Based in her home-state of Tennessee, Robin Chapman’s poems “Oak Ridge” & “Early Days” (Issue 1) present morning in its most unsullied form: at home, in nature, as a childhood remembrance. In the following interview, Chapman discusses mythic plots, her workspace, and the secrets of her childhood.
In “Croissants, Casseroles, a Fine Bordeaux” (Issue 3), Jane Katims tells a story about change, memory, artifact and loss, chronicling the joys and challenges of caring for an aging loved one. In her interview, Katims discusses her mother-in-law, Meryl Streep, and she recommends a writer to us.
In “They’ll Try Again Tomorrow” (Issue 5), Brad Aaron Modlin makes use of surrealist elements and compact, poetic language to voice a collective outcry for escape. In his interview, Modlin discusses his workplace(s), creative blocks, and his greatest extravagance.
Batboy loses a mitten, but mom gains an important lesson about life and the way we live it, in “Batboy is Disappointed” (Issue 3). In the following interview, Guisinger discusses her creative process, the idea of creative block, and her happiest moment.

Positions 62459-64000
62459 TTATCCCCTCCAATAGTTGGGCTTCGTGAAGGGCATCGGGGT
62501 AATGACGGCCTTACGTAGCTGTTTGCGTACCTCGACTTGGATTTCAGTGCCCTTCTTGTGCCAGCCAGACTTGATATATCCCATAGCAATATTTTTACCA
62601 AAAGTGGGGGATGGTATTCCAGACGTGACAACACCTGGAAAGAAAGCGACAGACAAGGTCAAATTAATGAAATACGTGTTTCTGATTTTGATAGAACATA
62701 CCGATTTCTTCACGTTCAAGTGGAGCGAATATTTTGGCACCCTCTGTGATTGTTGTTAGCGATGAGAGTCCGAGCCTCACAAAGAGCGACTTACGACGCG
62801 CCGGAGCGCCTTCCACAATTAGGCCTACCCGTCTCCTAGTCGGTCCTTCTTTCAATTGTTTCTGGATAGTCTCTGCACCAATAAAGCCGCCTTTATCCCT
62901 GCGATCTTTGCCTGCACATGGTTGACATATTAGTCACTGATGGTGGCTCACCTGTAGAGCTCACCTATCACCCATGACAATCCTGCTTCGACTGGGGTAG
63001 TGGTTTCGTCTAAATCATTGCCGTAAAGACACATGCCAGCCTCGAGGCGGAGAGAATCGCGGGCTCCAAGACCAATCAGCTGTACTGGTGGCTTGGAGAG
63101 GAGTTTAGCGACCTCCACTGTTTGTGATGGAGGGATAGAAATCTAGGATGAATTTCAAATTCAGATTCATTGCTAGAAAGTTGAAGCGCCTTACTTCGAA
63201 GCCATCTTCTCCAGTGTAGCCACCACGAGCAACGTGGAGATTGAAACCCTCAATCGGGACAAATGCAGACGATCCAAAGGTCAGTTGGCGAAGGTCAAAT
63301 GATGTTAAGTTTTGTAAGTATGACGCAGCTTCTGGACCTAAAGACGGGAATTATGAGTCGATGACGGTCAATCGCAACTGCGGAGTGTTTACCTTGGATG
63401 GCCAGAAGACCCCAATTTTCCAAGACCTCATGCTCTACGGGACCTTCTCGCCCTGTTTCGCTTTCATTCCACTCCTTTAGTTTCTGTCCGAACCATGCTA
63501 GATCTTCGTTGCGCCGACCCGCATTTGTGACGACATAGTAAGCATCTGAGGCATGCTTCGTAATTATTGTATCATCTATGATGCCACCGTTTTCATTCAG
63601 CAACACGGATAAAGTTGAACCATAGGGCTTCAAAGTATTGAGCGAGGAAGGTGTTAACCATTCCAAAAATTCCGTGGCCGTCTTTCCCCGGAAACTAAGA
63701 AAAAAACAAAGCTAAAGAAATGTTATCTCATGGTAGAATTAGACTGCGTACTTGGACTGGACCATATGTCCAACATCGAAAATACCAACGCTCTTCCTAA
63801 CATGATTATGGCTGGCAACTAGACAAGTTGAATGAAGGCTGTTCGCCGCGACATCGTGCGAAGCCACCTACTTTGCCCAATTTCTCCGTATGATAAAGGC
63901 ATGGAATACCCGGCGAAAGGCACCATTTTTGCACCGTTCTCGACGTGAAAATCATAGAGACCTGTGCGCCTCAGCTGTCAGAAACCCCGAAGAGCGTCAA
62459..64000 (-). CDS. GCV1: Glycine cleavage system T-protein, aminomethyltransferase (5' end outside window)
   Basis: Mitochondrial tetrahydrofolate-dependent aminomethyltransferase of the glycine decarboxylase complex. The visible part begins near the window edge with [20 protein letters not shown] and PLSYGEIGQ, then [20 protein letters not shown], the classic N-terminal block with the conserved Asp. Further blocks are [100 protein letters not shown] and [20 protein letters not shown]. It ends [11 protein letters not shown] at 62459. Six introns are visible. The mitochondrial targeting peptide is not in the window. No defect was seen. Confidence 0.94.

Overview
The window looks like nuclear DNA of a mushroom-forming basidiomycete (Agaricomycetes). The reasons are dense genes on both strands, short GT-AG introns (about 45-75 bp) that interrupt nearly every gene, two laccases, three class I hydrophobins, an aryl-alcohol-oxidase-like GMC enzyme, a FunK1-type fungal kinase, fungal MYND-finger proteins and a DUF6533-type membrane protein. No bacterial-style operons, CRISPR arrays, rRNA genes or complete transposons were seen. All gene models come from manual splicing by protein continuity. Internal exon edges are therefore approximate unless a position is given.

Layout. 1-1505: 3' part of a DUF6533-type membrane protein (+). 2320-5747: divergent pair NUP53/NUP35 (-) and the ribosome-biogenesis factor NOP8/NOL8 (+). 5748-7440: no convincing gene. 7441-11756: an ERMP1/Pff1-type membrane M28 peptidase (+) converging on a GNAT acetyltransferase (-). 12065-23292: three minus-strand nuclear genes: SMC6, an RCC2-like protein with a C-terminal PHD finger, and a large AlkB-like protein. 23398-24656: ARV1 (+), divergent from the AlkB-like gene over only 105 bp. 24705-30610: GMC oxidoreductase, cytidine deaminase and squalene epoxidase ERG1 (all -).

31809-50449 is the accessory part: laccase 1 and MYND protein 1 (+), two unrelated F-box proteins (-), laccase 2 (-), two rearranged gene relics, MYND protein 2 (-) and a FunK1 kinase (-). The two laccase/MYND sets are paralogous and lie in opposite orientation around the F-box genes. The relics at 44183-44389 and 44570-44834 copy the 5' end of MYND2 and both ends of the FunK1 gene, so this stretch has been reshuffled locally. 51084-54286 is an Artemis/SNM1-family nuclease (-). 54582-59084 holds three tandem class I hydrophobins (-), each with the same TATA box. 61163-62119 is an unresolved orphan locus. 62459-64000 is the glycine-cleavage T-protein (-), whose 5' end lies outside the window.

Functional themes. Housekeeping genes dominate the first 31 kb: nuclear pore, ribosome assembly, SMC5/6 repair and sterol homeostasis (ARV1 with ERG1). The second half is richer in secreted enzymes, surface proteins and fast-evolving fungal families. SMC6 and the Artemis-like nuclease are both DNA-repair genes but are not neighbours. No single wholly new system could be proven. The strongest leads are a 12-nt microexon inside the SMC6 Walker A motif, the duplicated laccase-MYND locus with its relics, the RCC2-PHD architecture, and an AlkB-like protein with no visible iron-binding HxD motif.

Naomi Guttman’s essay “Red Elephant” (Issue 8), uses a gift from the past to explore point of view and a long buried relationship in Quebec. In the following interview, Guttman discusses her creative process, her influences, and the importance of sharing work with others.
Sarah Reynolds’ audio essay, “Split Down the Middle” (Issue 7), explores one teenager’s painful secret, and how sharing that secret became a form of activism. In the following interview, Renyolds explores inspiration, working in sound, and her hero of fiction.